Sunday, March 23, 2008

CMHC Update clients can now purchase rental properties (up to 4 units) with as little down as 5%

CMHC Update on investment property purchase

CMHC has just released an update where clients can now purchase rental properties (up to 4 units) with as little down as 5%.
And mortgage lenders are now allowed to use 80% rental income offset which makes it much easier for you to qualify! Let me know if you require more details and I will put you in touch with my mortgage people.
Thank you and all the best!

read more about:Homes for Sale

Thank you for reading my blog and if there is anything else I can help you with please don't hesitate to contact me,


A. Mark Argentino
P. Eng. Broker
Specializing in Residential & Investment Real Estate

Thinking of Selling? Best Mortgage Rates Current Home Prices Search MLS
RE/MAX Realty Specialists Inc.

Providing Full-Time Professional Real Estate Services since 1987

( BUS 905-828-3434
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Homes for Sale


  1. Dear Mark,

    I have been reading your blog for a long time and your new years resolution (where you predicted prices will go higher in Toronto for 2008) encouraged me to buy a house in richmond hill area, but now that the new 2008 data is coming out, I am worried that the market is losing momentum and I might lose my money because apparently the boom days are over and sales are going down, what do you think? do i keep my house or do i sell it with 10-15K loss to prevent further loss that might strike ? (i would love to hear from you in) email:

  2. Hello Nima,

    Thank you for your real estate inquiry. I would keep the property, no point in paniking. The market is doing just fine. In spite of our very cold, long and snowy winter, prices are up, March market was very good and April should be on fire. See prices here:
    Please let me know if you have any other questions or if there is anything else I can help you with.

    Thank you again for contacting me and I will do my best to help you with your real estate needs,


  3. Nothing personal Mark, but I have to disagree with you. Generally you are on the ball and I love the fact you provide all this information to your prospective clients.

    In my opinion, the affordability of homes in Toronto is an extreme problem, since the average/median home price is well beyond the means of the average/median income. Personal savings rates are at all time lows, and the only reason that home prices can continue to increase is because these Zero-down or 5% down mortgages and 40 year terms have started to spread like a virus throughout the market. The supply/demand equation is broken because the demand is artificially driven by these exotic mortgage products. Very few first-time buyers would (or could) purchase a home at 20% down and 25-year terms at current prices because the monthly payments would be brutally high. This is not a scenario under which a non-biased person can expect continued long-term growth.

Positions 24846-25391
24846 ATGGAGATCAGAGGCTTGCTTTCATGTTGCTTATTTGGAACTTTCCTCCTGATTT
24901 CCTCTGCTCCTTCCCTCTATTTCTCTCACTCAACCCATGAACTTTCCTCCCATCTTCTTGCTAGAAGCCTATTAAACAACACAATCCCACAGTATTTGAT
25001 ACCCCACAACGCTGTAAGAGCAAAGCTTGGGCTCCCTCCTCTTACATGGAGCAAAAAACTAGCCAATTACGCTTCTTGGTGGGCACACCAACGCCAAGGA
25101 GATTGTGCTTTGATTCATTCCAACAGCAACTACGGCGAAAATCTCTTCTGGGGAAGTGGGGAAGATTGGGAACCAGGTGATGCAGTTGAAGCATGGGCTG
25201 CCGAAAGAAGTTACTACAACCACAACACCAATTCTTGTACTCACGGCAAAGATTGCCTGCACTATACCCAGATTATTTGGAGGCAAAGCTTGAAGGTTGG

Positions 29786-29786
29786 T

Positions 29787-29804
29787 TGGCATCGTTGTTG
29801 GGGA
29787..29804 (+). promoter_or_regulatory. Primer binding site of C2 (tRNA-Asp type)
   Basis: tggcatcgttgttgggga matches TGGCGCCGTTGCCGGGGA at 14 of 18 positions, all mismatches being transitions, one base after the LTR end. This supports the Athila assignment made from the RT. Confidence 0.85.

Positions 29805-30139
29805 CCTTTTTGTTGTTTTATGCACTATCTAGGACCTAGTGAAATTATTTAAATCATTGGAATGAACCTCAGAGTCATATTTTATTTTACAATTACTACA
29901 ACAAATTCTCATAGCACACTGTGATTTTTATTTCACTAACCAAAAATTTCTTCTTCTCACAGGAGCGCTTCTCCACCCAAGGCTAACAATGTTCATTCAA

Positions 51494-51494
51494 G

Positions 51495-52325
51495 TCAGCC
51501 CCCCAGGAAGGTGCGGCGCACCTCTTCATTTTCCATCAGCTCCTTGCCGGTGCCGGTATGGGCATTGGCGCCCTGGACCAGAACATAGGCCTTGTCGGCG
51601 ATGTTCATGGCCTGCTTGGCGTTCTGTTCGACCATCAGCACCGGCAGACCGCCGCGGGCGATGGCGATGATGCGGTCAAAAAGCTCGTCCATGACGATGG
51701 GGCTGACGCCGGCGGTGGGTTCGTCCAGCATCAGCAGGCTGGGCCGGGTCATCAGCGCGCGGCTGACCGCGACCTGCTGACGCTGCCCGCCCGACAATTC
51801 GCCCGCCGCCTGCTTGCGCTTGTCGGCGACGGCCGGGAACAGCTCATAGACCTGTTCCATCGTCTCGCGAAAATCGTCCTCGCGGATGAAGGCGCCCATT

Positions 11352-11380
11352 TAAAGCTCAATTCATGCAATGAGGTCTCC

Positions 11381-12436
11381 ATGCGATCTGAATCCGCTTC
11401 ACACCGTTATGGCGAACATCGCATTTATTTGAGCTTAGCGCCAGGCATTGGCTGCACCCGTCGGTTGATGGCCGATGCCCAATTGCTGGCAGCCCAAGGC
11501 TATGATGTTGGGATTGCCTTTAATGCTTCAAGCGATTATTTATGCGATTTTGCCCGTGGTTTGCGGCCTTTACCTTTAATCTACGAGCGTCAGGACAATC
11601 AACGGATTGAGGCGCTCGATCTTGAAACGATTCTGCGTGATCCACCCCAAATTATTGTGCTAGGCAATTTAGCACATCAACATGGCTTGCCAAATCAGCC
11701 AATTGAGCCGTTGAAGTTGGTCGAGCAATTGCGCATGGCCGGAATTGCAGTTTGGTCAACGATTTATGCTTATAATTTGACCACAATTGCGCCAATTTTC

Furthermore, there is much evidence that speculation is rampant in Toronto, with as many as 60% of new homes/condos being purchased by speculators!! Given that it is now clear that the US is in a severe recession (150,000 jobs lost in 2008 to date), and that Canada (and particularly Ontario) is likely to follow suit, there will be job losses and foreclosures which will put downward pressure on prices.

    That being said, to your first poster, the decision to sell or hold is difficult. There are many factors to consider, particularly the fees involved in the sales transactions. (5% approx to realtors, etc). A quick buy/sell essentially means you are immediately losing 10% of your purchase. Other factors include how long you plan to live in the house, and whether or not you could continue to afford your mortgage payments if you lost your job (or perhaps your spouse/sig other lost their job, if applicable). Personally I think family mortgages should only be given based on one income in a two-income home, with some exceptions.

    The historical norm for home prices is that you can afford a home approximately three times your net income. If your income is $100k, you shouldn't spent more than $300k on a home. (and that is of course after putting 20% down, and having savings in the bank for emergencies).

    All these factors and more, in my opinion mean that while prices may continue to increase or stagnate for the next while (say 6-12 months), in the long haul we are WAY overdue for a SIGNIFICANT price correction.

    Again, that's just my two cents.